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Private Universities: Gap Year, and Deferred Enrollment

Private Universities: Gap Year, and Deferred Enrollment

A gap year is defined as a year when the student is not enrolled at a 4 year or 2 year college immediately following after high school and plans to attend college after the completion of the gap year. Read our post on gap year to get the basics.

While only some public universities allow admitted first year students to defer enrollment, most private colleges/universities allow deferred enrollment. However, every student should check in with their universities about their exact policies for deferral of enrollment. Some private universities have a “bridge program” for their freshman students. A bridge program is often tuition free and spans 8 to 12 months, where the students are engaged in university sponsored community work. The community service is often in an international location and sometimes in the US. The focus of a bridge program is personal growth and cultural enrichment through community service.The most well known bridge year programs are offered by Princeton University and Tufts University. American University offers a bridge program where the students work in Washington DC as opposed to international locales. While other private universities also support a gap year, their students are encouraged to have their gap year experience with a non university sponsored organization.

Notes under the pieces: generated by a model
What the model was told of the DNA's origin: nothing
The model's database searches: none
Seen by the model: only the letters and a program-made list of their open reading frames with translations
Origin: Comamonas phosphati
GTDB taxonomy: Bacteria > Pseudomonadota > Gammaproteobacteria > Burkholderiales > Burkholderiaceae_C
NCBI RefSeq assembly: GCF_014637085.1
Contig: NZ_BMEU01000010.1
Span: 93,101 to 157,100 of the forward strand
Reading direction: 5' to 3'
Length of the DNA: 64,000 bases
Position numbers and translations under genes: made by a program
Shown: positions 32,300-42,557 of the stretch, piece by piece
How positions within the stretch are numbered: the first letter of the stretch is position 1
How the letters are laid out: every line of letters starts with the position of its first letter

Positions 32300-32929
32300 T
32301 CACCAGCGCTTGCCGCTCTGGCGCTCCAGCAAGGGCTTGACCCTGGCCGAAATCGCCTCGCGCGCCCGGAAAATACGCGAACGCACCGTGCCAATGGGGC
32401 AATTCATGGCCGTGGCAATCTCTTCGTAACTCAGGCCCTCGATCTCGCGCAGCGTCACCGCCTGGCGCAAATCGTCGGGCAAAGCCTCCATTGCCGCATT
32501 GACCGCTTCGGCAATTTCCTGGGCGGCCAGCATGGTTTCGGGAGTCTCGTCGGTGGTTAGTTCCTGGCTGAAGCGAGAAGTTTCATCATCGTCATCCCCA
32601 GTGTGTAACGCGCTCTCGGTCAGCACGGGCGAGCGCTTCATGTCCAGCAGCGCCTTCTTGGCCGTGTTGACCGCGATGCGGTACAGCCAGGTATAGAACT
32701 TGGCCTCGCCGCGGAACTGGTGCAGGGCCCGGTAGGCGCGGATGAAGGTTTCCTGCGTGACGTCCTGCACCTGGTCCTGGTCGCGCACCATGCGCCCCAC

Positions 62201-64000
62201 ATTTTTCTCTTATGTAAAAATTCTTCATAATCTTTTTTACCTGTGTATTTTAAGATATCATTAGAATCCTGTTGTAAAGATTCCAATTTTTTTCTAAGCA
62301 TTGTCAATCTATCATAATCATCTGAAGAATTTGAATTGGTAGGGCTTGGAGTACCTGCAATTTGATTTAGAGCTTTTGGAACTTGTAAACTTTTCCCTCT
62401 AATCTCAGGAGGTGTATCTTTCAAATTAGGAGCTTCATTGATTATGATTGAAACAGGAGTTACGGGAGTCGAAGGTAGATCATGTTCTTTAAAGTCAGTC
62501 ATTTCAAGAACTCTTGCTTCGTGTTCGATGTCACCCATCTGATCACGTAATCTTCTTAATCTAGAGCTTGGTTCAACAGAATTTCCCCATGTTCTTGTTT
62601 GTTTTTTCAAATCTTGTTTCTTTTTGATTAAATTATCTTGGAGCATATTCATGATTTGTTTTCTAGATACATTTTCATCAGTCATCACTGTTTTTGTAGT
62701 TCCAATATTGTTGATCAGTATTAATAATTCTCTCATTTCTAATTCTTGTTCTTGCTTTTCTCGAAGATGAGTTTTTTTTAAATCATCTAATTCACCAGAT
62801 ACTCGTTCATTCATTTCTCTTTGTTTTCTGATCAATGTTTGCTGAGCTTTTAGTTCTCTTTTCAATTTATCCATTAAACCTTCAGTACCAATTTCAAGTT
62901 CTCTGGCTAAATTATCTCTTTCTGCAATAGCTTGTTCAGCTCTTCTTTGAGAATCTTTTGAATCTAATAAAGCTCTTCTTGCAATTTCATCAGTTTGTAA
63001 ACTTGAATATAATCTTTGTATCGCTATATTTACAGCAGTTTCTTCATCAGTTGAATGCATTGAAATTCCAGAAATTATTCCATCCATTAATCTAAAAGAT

Many of the private universities offer a vast range of gap year choices to their students. O’s List has curated some of the recurring resources that we have seen mentioned on many of the private college gap year websites.

Most colleges will have more gap year resources for their admitted students. Students should check with those resources before making their decisions. To defer enrollment, students need to pay an enrollment deposit, get permission from the college to take a gap year and ensure that they do not take any college credit level courses during their gap year. The gap year should be used for personal enrichment through social and community work and not to engage in traditional academic endeavors.

The resources listed above can also be availed by students who are looking to take a gap year after high school without being admitted/enrolled at any university as well as students who are interested in deferred enrollment at public universities that allow admitted students to defer their enrollment.

Some gap year programs can be quite expensive. There are financial aid programs. Please check the for more information about all the accredited gap year programs at the Gap Year Association.